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Kadyn's Law findings

With Kadyn’s Law, although misdemeanor convictions do not pose the same penalties as felony convictions, they often have other effects on a person’s life. Employers often run background checks and, when they do, a misdemeanor is a criminal offense that will appear on the report. A misdemeanor can also cause problems with obtaining security clearances.

As with any new law, some enhanced judicial outreach will help to align convictions with the revised penalties.

Given that the law was enacted in March 2012, a review of the “failure to stop for a school bus” convictions between Aug. 15 and Oct. 31, 2012, showed, even though Kadyn’s Law requires a minimum fine of $250 for the first offense, 105 of the total 162 convictions (65 percent) had a fine amount of less than $250 (Driver Services Research and Driver Safety Data Analysis 2012).

A summary for the 162 convictions by fine category is as follows:

• In one case, the judge made it a $60 civil penalty with no court costs or surcharge.

• In one case, the judge will dismiss the charge if the defendant will do some community service.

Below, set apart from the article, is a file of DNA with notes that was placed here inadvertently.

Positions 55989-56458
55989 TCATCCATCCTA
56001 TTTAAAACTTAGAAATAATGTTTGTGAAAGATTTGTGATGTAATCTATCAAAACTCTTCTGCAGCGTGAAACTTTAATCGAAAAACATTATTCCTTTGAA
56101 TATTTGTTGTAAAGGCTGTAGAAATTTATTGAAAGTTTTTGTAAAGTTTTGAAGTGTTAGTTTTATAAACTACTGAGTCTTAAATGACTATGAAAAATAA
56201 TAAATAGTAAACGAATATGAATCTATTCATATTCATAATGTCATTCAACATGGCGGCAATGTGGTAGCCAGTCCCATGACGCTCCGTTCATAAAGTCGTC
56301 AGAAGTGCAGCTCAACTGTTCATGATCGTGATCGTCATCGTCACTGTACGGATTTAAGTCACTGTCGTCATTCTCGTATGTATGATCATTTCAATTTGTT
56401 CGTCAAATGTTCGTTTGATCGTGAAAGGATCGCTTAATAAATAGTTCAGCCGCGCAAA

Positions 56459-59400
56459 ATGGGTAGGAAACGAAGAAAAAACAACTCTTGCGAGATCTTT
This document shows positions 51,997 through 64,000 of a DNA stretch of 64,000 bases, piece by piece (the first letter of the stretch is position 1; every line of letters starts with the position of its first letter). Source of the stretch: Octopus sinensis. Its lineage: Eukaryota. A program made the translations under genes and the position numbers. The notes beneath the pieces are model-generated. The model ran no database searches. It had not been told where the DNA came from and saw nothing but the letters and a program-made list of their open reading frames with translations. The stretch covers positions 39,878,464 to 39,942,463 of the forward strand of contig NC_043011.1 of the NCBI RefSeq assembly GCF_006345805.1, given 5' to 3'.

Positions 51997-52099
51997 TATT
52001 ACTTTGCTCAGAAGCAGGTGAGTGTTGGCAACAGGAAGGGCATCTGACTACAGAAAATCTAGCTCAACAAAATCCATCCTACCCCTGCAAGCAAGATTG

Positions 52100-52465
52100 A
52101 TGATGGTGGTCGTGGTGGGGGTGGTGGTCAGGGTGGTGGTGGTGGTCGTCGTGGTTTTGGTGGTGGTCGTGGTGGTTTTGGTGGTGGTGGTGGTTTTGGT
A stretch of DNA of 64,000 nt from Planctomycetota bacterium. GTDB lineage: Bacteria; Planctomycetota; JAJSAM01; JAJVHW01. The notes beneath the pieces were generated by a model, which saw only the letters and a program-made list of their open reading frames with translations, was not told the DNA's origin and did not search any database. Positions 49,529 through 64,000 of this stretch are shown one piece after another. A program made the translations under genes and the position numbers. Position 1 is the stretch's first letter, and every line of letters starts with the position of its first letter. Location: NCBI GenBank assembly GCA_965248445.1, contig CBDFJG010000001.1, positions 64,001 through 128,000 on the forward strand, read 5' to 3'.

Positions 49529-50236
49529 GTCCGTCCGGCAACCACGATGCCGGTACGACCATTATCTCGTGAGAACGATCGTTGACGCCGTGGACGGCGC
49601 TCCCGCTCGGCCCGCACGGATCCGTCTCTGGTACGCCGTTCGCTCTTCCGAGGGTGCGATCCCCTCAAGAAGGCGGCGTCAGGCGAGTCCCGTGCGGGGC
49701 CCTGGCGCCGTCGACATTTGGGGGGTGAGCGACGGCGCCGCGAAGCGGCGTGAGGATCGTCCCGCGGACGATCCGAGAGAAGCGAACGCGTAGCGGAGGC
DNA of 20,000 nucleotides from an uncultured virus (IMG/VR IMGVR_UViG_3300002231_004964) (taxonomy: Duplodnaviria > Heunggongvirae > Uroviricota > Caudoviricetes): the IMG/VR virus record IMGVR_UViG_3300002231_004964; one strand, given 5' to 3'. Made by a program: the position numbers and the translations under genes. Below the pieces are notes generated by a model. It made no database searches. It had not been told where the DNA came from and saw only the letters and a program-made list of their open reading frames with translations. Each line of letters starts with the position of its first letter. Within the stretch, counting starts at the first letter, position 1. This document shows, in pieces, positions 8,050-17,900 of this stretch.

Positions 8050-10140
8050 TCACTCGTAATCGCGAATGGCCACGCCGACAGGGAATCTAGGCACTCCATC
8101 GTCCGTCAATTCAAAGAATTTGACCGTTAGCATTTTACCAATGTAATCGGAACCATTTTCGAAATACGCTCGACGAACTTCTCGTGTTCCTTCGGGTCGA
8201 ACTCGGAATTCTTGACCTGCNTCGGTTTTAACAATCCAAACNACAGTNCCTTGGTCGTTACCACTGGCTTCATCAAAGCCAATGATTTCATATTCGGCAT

• One conviction was from out of state so the fine amount is unavailable.

• In four cases, the judge required the defendant to pay $60 court costs only.

• In 19 cases, the judge set the fine at $65, which is the minimum fine for a non-scheduled simple misdemeanor.

• In 19 cases, the judge set the fine at $100, which is half of what the scheduled fine was for this violation prior to the implementation of Kadyn’s Law.

• In two cases, the judge set a $150 fine.

• In 60 cases, the fine was set at $200..

• In 55 cases the fines ranged from $250 to $500.

Information was obtained from “School Bus Safety Study — Kadyn’s Law: Final report, December 2012.”

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